A Legal History of Witchcraft in the UK

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As part of a recent series of videos for Halloween, Prof Matthew Hall of Lincoln Law School presented a three-part series of short videos looking at Witchcraft in the UK from a legal perspective. The subject of witchcraft is usually looked at from a sociological or psychological perspective so it was very interesting to see how the subject was treated under English and Scottish law from the middle ages through to the present day.
Part one looks at the move of witchcraft as a crime in the eyes of the church to it becoming enshrined in law in post-reformation England under the reigns of Henry VIII and Elizabeth I.

The second part looks at how the law around the prosecution of accused witches changed under the reign of James I and how his belief in them informed the way the law was applied.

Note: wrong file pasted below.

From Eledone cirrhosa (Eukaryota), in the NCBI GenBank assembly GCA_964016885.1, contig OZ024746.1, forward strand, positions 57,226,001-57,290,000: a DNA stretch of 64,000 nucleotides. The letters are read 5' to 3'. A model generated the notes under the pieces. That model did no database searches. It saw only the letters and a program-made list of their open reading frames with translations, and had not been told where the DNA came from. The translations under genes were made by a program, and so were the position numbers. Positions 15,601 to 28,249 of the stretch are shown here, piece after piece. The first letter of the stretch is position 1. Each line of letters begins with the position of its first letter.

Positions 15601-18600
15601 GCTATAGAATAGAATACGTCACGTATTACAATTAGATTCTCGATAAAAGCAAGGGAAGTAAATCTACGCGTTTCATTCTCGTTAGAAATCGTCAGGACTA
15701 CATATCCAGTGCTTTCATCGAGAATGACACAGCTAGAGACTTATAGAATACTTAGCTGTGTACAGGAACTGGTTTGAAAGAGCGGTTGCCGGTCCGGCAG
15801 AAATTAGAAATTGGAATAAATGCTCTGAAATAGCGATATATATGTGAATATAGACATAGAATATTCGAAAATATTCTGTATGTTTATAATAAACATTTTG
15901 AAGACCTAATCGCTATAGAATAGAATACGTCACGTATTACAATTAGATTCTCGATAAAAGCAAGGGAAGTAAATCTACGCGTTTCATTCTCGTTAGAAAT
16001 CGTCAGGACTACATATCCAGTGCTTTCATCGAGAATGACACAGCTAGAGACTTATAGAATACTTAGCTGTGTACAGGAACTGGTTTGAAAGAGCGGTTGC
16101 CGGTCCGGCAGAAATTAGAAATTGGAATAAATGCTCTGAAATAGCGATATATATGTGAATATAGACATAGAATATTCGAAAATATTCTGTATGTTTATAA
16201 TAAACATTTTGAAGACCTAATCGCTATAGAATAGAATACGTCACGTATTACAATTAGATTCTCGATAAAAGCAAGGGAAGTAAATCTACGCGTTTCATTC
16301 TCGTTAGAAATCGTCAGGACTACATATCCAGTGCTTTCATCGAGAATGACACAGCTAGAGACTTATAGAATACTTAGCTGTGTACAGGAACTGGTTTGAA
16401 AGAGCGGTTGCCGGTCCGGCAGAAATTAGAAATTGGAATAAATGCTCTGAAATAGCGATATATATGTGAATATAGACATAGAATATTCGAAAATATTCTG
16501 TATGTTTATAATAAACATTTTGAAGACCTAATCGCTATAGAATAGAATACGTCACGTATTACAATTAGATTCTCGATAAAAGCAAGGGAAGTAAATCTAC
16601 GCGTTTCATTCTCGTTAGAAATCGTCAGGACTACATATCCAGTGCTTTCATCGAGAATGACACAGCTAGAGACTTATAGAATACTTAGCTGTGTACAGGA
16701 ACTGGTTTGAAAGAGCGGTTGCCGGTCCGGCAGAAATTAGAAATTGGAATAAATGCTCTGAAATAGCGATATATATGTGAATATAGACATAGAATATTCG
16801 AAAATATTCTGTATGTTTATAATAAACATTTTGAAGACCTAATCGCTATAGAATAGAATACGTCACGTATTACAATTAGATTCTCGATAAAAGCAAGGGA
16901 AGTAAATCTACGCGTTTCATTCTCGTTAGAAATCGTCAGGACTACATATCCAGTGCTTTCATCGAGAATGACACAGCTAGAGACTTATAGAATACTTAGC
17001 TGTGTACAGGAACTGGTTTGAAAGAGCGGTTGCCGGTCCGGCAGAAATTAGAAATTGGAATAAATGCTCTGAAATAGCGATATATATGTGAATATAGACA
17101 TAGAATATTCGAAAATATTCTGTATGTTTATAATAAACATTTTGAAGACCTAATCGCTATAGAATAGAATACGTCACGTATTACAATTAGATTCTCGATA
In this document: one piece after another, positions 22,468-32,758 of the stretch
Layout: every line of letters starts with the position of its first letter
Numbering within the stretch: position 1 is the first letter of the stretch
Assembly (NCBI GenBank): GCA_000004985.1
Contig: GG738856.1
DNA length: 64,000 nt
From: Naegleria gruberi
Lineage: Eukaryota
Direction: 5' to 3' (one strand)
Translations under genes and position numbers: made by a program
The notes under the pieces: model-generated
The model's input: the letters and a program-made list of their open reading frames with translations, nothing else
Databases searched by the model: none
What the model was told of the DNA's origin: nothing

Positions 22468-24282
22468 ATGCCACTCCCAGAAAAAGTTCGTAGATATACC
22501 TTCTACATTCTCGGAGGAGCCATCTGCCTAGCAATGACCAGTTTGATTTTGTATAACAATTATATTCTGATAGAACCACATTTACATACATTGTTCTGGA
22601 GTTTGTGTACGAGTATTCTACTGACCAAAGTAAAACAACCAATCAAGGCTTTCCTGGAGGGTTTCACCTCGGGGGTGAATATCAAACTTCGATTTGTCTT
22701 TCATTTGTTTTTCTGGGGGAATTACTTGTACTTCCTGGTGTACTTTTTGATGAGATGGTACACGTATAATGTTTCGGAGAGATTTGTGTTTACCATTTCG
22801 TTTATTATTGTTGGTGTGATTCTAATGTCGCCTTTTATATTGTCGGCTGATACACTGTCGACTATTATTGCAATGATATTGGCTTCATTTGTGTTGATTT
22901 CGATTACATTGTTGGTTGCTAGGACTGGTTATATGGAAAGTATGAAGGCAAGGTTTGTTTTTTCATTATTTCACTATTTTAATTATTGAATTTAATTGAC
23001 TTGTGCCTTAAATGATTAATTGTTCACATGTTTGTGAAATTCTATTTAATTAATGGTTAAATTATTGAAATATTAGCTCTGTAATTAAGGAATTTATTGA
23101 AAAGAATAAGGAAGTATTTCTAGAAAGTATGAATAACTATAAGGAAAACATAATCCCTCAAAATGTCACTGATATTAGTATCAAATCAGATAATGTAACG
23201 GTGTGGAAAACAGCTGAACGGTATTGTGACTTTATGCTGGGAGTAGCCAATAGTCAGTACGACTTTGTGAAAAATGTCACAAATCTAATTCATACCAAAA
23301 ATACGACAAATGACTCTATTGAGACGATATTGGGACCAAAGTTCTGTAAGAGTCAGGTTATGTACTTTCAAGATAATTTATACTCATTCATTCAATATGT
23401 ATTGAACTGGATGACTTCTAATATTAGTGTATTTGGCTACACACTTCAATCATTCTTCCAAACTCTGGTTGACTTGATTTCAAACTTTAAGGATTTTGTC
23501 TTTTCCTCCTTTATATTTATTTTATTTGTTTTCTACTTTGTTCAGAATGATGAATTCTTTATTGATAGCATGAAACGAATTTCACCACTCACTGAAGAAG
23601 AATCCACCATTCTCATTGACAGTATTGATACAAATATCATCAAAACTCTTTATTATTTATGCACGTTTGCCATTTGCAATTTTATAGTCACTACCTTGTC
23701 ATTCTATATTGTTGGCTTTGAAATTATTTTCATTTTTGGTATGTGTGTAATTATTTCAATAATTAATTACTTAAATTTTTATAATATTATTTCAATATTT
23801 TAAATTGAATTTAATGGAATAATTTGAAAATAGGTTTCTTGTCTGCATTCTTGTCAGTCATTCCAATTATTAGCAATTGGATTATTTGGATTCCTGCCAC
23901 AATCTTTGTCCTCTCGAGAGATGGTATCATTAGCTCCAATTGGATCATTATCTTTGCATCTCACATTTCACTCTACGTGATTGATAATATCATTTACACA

The final part looks at Matthew Hopkins, the so-called witchfinder general, and the legality of the witch trials he perpetrated. As well as how witchcraft legislation evolved in the 18th century and into the modern era.

You can view the rest of our Halloween videos on our YouTube page here: https://www.youtube.com/channel/UC-KqD1Swa_wGUIcqG44Vkqw?

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